maandag 14 oktober 2013

Echelon: The Most Secret Spy System


ECHELON is a name used in global media and in popular culture to describe a signals intelligence (SIGINT) collection and analysys network operated on behalf of the five signatory states to the UK-USA Security Agreement (Australia, Canada, New Zealand, the United Kingdom, and the United States, known as AUSCANZUKUS). It has also been described only as the software system which controls the download and dissemination of the intercept of commercial satellite trunk communications. The system has been reported in a number of public sources. Its capabilities and political implications were investigated by a committee of the European Parliament during 2000 and 2001 with a report published in 2001,[ and by author James Bamford in his books on the National Security Agency of the United States. In its report, the European Parliament states that the term ECHELON is used in a number of contexts, but that the evidence presented indicates that it was the name for a signals intelligence collection system. The report concludes that, on the basis of information presented, ECHELON was capable of interception and content inspection of telephone calls, fax, e-mail and other data traffic globally through the interception of communication bearers including satellite transmission, public switched telephone networks and microwave links. The committee further concluded that "the technical capabilities of the system are probably not nearly as extensive as some sections of the media had assumed". Bamford describes the system as the software controlling the collection and distribution of civilian telecommunications traffic conveyed using communication satellites, with the collection being undertaken by groundstations located in the footprint of the downlink leg.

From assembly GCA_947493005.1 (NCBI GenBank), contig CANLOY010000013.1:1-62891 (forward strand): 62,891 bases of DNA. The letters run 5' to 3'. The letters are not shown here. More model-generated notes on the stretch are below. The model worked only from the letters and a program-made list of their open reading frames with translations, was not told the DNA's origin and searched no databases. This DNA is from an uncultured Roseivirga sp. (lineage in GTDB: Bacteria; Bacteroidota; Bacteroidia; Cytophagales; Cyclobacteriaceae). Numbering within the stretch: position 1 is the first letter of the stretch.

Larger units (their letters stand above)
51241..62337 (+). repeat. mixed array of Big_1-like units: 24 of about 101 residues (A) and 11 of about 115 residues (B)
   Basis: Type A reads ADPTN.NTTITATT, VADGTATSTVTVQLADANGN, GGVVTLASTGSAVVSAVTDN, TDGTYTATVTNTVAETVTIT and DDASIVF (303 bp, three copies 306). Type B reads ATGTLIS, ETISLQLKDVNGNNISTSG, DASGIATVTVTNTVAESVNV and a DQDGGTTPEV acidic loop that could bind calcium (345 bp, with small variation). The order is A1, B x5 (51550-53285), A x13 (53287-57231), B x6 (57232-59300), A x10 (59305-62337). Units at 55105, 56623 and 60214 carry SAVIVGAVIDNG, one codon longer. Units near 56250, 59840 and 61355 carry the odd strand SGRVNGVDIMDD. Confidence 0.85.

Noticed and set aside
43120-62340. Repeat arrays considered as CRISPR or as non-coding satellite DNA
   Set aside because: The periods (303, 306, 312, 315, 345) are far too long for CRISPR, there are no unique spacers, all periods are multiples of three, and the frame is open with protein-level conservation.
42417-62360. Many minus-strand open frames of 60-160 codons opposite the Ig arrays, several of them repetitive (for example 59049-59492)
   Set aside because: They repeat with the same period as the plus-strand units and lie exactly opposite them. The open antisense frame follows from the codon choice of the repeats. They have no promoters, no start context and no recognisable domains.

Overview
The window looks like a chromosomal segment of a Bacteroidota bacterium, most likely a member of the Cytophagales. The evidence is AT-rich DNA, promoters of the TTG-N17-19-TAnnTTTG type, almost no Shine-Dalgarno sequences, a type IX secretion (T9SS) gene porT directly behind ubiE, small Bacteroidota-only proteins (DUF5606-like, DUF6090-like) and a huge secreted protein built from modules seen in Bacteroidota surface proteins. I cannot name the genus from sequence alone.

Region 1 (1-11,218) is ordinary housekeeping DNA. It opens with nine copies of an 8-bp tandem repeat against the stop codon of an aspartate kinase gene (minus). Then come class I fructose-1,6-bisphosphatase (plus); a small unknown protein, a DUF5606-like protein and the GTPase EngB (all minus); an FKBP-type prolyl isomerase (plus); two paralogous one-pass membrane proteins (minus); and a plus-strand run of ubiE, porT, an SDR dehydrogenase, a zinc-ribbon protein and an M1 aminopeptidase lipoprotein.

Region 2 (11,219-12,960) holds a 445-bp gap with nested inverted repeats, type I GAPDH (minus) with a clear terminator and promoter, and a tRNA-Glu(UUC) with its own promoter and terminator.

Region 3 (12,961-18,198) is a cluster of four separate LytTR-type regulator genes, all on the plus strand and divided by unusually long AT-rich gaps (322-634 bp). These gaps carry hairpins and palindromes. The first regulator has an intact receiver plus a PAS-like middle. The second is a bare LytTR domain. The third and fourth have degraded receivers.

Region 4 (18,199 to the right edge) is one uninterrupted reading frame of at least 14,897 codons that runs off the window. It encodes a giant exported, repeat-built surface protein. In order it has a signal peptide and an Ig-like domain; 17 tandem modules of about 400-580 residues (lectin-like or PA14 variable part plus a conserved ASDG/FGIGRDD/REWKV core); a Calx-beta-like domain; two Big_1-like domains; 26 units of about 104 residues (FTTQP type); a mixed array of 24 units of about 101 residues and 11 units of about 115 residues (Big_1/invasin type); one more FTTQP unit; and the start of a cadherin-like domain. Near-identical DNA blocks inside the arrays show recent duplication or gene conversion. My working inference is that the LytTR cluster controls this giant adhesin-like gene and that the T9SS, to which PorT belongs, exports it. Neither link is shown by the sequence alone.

Big Brother Big Business



Naked Citizens - World

Increasing numbers of 'terror suspects' are being arrested on the basis of online and CCTV surveillance data. Authorities claim they act in the public interest, but does this intense surveillance keep us safer?

"I woke up to pounding on my door", says Andrej Holm, a sociologist from the Humboldt University. In what felt like a scene from a movie, he was taken from his Berlin home by armed men after a systematic monitoring of his academic research deemed him the probable leader of a militant group. After 30 days in solitary confinement, he was released without charges. Across Western Europe and the USA, surveillance of civilians has become a major business. With one camera for every 14 people in London and drones being used by police to track individuals, the threat of living in a Big Brother state is becoming a reality. At an annual conference of hackers, keynote speaker Jacob Appelbaum asserts, "to be free of suspicion is the most important right to be truly free". But with most people having a limited understanding of this world of cyber surveillance and how to protect ourselves, are our basic freedoms already being lost? 


Google’s CIA Connections – The tip of the Iceberg




 

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